A long and contentious redistricting process ended Sept. 27 with the Los Angeles County Board of Supervisors voting 4-1 in favor of a plan reconfiguring county boundary lines that will place Westchester in the Second District.

The vote, which came after more than seven hours of public testimony, was the product of a compromise put forth by Fifth District Supervisor Michael Antonovich.

The horse-trading by Antonovich shifted a variety of communities east of the 10 Freeway from one district to another – except the Third District – in an effort to gain consensus on a plan offered by Fourth District Supervisor Don Knabe.

The Boundary Review Committee, which was appointed by the supervisors to address redistricting, submitted its final map Aug. 9 that largely kept the current districts intact. That map, called A3, was fused with Knabe’s plan — the only difference being that Westchester was moved to the Second District.

Two competing maps by First District Supervisor Gloria Molina and Second District Supervisor Mark Ridley-Thomas were defeated when they came before the board, as was Knabe’s, before the Antonovich compromise.

A plurality is required for passage of a redistricting plan, and Ridley-Thomas cast the key fourth vote after an impromptu closed session meeting with the other four supervisors.

The board was at standstill, and Ridley-Thomas noted that any further delay would not benefit anyone. “Regrettably, we find ourselves in a circumstance in which a federal court (may have to decide for us),” he said.

In her T1 plan, Molina would have moved a large portion of the Fourth District north to Malibu and to the western portion of the San Fernando Valley, while keeping Marina del Rey, Playa del Rey and Westchester in Knabe’s district. Venice and Santa Monica would have become part of the Fourth.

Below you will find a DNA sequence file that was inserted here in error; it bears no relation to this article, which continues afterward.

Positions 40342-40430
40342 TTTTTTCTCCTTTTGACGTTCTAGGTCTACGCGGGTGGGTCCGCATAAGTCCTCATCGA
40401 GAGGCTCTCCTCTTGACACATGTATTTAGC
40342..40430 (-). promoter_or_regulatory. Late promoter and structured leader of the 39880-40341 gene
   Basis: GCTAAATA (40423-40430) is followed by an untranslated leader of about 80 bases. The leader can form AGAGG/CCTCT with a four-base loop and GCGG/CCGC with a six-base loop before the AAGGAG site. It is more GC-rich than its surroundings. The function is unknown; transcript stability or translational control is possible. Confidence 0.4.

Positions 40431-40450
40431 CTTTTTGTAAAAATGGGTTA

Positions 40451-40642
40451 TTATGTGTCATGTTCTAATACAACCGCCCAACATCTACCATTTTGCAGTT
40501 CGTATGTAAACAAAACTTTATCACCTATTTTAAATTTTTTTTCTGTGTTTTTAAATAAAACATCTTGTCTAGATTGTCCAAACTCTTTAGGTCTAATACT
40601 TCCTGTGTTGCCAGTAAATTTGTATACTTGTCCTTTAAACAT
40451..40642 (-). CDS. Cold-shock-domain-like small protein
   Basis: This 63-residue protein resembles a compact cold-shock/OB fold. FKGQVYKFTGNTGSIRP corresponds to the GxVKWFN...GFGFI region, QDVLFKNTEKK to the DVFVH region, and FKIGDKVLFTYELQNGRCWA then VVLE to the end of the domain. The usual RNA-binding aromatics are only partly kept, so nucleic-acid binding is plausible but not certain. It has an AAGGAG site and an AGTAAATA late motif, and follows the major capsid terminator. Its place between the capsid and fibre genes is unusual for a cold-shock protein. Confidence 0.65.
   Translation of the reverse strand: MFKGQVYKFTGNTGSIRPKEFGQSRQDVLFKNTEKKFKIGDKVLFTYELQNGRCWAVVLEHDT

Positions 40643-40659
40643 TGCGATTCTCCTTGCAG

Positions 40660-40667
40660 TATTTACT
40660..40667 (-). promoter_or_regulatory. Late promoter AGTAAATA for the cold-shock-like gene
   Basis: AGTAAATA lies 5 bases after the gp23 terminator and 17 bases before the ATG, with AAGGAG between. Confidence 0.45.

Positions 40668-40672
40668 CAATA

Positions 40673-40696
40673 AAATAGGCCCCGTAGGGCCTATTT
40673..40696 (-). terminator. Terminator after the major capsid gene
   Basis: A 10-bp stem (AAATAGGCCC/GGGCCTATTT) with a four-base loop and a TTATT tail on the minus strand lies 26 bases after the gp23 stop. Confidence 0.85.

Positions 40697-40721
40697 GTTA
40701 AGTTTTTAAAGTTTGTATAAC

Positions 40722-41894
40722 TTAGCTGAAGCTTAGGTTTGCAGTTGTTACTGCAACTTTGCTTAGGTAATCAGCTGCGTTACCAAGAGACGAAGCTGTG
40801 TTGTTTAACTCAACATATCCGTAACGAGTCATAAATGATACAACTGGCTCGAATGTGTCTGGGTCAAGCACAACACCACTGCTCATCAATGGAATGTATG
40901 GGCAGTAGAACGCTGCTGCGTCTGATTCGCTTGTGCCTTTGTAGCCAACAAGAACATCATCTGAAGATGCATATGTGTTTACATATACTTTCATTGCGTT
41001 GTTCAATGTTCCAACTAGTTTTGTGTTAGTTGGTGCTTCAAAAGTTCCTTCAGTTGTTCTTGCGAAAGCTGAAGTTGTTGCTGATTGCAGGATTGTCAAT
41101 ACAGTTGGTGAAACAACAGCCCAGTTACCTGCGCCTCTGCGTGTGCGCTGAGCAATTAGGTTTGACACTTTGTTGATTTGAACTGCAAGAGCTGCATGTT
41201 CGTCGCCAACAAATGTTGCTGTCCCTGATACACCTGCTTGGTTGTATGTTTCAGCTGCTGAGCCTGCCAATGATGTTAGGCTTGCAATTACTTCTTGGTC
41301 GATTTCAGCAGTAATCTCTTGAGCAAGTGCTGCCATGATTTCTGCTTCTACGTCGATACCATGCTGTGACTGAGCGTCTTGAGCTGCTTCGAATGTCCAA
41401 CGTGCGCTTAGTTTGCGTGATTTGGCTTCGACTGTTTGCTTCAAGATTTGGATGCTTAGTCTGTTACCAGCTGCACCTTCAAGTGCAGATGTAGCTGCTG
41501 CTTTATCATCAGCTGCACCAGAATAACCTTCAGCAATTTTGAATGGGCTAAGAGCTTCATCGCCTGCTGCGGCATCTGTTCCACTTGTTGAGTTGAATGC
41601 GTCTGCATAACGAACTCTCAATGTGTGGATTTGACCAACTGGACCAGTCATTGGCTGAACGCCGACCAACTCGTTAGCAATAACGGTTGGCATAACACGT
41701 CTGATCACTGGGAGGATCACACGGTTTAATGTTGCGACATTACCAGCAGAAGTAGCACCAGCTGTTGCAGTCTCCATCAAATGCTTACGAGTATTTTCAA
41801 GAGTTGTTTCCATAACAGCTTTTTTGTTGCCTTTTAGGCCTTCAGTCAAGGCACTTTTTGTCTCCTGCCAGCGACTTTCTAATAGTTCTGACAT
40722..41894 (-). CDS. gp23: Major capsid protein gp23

Yaroslavsky’s district would have been moved toward Hollywood and Griffith Park.

Ridley-Thomas’ map, called S2, shifted the vast majority of the Fourth District east and southeast, added Westchester to the Third District and grouped Playa del Rey, Marina del Rey and the South Bay’s coastal communities into Yaroslavsky’s district. Santa Monica and Venice would have gone to the Fifth District with Antonovich.

County officials anticipated an unusually large crowd and set up a number of overflow rooms at the Hall of Administration where members of the public were able to monitor the meeting. County officials estimated that more than 1,000 residents testified in the three meetings on redistricting that were held.

Westchester was moved into the Second District under Knabe’s plan due to an addition of a community at the southern end of his district, he said.

“We have to stay within certain population numbers, and these additions pushed me over the population limit,” the supervisor explained. “It’s really a balancing act.”

Had the supervisors been unable to reach the four-vote threshold, the county district attorney, the sheriff and the county tax assessor would have decided the new boundaries.

In an interview a week before the vote, Knabe talked about the importance of not having the other three entities decide the final maps. “What it would do is it would take it out of our control,” the supervisor responded when asked about the ramifications of a less than two-thirds vote.

Diane Landis, who lives on the Westchester bluffs, agrees with Knabe as far as keeping neighborhoods with similar populations and concerns, but preferred that Westchester remain in a district with coastal communities.

“I’m in favor of remaining with the beach cities,” Landis said. “I don’t think that we have good representation in the Second District for the Westchester community.”

Another Westchester resident, Denny Schneider, has spoken before the boundary committee and the supervisors regarding the redistricting maps, and he disapproves of those offered by Ridley-Thomas and Molina, despite the fact that they keep Westchester aligned with the coastal neighborhoods.